MISSOULA — Following a "full stop" during the pandemic lockdowns, Missoula-area firefighters are back in the field, helping property owners be "fire safe", and getting local assessments to help them in case of a big fire season.
It's a scene we're all too familiar with -- the forests around Missoula erupting into walls of flame. But before that battle starts, firefighters from all the local agencies are out right now, advising homeowners to improve their "defensible space", while conducting classes for themselves.
Missoula Rural Fire District Firefighter-EMT Taylor Blakely welcomes the chance to get into the field.
"It's good to get the students out and meeting people and they have that interaction with homeowners. They can point out some things to the homeowners that they could work on, 'weekend warrior' type stuff to give their home a chance. But it also gives the students the ability to look at an area and think what would I do If I was responding to this with a wildland fire?"
They say it's the small steps that make a difference.
"It's a fire year now, not a fire season, so every little thing we can do to make it easier for both responders and homeowners when there is smoke in the air is better," Blakely explained. "Anything from as small as raking out some pine needles or clearing a gutter to actually implementing some true defensible space and pulling junipers or cutting down some regen, some smaller young trees to give some defensible space on your property. Anything we can do preseason is better in the long run."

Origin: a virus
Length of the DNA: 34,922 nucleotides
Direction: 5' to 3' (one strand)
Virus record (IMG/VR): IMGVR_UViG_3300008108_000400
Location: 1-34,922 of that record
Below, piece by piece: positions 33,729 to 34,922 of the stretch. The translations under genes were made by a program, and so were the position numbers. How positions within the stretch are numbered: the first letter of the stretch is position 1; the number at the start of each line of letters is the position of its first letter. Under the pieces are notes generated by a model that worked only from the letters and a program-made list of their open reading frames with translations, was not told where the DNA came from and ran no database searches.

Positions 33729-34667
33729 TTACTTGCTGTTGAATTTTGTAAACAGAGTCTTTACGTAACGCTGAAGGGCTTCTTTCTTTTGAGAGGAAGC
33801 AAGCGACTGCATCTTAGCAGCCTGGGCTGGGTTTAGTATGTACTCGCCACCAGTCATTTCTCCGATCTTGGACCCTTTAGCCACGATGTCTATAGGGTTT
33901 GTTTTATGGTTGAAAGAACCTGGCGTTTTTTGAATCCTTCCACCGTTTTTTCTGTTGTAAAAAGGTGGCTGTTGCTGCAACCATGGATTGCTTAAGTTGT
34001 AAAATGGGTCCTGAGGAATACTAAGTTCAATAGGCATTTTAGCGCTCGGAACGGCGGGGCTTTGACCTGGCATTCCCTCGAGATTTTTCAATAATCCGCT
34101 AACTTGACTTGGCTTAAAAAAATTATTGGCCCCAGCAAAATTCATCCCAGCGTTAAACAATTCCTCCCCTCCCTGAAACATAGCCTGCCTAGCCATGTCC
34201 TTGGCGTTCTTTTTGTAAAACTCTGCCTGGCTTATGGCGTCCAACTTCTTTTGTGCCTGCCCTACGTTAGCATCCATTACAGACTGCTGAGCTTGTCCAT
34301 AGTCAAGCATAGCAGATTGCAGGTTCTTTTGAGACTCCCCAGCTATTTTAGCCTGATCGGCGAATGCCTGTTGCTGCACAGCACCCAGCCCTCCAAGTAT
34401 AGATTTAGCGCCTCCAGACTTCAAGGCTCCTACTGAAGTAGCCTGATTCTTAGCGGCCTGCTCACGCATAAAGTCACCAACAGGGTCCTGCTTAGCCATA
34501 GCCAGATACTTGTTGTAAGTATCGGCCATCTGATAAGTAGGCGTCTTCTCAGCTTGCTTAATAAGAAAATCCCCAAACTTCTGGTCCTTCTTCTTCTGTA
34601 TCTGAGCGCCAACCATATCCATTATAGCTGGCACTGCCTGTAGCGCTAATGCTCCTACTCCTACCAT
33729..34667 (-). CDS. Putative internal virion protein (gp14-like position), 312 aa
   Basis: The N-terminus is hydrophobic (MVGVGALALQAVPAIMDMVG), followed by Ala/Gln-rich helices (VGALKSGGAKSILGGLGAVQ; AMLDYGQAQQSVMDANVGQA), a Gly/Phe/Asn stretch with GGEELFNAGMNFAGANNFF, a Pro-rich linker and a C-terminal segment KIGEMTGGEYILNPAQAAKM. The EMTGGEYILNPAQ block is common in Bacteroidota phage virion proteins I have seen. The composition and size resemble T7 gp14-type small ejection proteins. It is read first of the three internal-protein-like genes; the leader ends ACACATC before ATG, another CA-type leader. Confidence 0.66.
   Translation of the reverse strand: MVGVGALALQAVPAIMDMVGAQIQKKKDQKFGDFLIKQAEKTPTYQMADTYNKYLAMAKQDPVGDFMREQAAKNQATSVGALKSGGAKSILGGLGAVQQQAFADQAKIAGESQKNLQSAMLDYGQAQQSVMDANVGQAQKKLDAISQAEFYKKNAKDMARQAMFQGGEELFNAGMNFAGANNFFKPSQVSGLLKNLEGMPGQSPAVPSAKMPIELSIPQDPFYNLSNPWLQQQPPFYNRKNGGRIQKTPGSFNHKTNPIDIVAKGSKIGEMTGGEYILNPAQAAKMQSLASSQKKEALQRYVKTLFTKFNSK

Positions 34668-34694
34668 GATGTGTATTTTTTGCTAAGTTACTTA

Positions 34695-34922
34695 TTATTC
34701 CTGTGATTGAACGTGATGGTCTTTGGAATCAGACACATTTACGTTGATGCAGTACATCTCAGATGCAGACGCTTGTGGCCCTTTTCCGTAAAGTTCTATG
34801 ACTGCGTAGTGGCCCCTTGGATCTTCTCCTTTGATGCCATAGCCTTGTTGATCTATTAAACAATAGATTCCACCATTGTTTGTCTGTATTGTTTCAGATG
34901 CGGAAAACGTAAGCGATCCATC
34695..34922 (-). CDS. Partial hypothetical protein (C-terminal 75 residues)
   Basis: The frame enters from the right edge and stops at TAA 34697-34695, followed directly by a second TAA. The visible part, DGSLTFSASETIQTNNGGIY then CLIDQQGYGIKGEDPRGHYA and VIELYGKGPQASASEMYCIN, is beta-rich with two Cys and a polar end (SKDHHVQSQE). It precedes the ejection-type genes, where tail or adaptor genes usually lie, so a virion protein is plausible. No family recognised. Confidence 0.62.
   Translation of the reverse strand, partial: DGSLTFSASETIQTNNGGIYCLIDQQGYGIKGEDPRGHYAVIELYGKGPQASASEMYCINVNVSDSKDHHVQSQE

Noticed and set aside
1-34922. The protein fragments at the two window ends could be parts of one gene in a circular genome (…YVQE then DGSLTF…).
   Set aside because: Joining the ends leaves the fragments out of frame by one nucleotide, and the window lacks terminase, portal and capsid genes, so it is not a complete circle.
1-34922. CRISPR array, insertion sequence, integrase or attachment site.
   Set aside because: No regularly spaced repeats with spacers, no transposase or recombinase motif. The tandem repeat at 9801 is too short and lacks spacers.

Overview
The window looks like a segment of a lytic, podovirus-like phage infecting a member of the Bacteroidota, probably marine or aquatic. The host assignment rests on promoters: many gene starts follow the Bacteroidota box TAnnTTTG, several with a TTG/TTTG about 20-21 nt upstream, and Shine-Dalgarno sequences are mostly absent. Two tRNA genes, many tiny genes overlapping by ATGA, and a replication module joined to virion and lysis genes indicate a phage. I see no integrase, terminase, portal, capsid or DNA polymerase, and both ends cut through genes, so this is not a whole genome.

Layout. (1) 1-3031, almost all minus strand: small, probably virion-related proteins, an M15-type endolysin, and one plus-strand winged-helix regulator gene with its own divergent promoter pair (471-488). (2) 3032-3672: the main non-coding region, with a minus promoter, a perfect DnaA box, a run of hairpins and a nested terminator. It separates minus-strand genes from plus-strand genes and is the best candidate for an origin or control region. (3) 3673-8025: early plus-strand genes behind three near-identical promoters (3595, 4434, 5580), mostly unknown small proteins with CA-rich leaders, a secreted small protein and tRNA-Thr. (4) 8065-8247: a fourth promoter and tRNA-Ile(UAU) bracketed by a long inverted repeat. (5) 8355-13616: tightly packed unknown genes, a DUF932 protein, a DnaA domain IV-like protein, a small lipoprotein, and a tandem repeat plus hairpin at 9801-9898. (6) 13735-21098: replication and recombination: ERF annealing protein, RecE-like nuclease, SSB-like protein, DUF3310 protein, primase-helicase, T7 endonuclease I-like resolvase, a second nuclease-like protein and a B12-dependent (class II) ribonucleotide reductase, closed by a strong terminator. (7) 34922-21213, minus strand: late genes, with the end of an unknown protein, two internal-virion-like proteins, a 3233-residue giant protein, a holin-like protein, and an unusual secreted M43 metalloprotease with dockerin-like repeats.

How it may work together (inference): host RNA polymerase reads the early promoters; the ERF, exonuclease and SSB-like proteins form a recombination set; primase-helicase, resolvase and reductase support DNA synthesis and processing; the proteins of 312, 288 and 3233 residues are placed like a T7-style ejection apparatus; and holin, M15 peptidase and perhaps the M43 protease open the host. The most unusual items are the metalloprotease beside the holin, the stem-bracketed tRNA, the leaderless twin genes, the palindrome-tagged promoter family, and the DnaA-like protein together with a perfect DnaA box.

The big concern is neighborhoods like this one are "ember storms". During big fires like Lolo Peak in 2017, debris can be carried miles away, "and we're losing them a mile away. We're losing them after the flame front has passed," Blakely said.
Blakely pointed out the smaller details during the tour of one home, noting the lawn furniture could be moved off the porch if a fire starts nearby.
And even inside a well-groomed juniper, showing the other firefighters how dry it can be, even with this week's rains. "Even though it looks nice and green on the top, yeah inside it's going to be dry. So we just had a ½" of rain and that's dry as a bone."
It's not just the neighborhood assessments as fire departments are doing more to help homeowners make their properties, even more, fire safe.
"Or whether they don't have the time, we're all busy, or they're elderly or disabled, or they just don't know how to go about creating the defensible space we have those resources available," Blakely pointed out. "MCFP website is a great one-stop shop to find those kind of things. You can always call your fire department of your local fire district. Talk to someone about those programs that are available."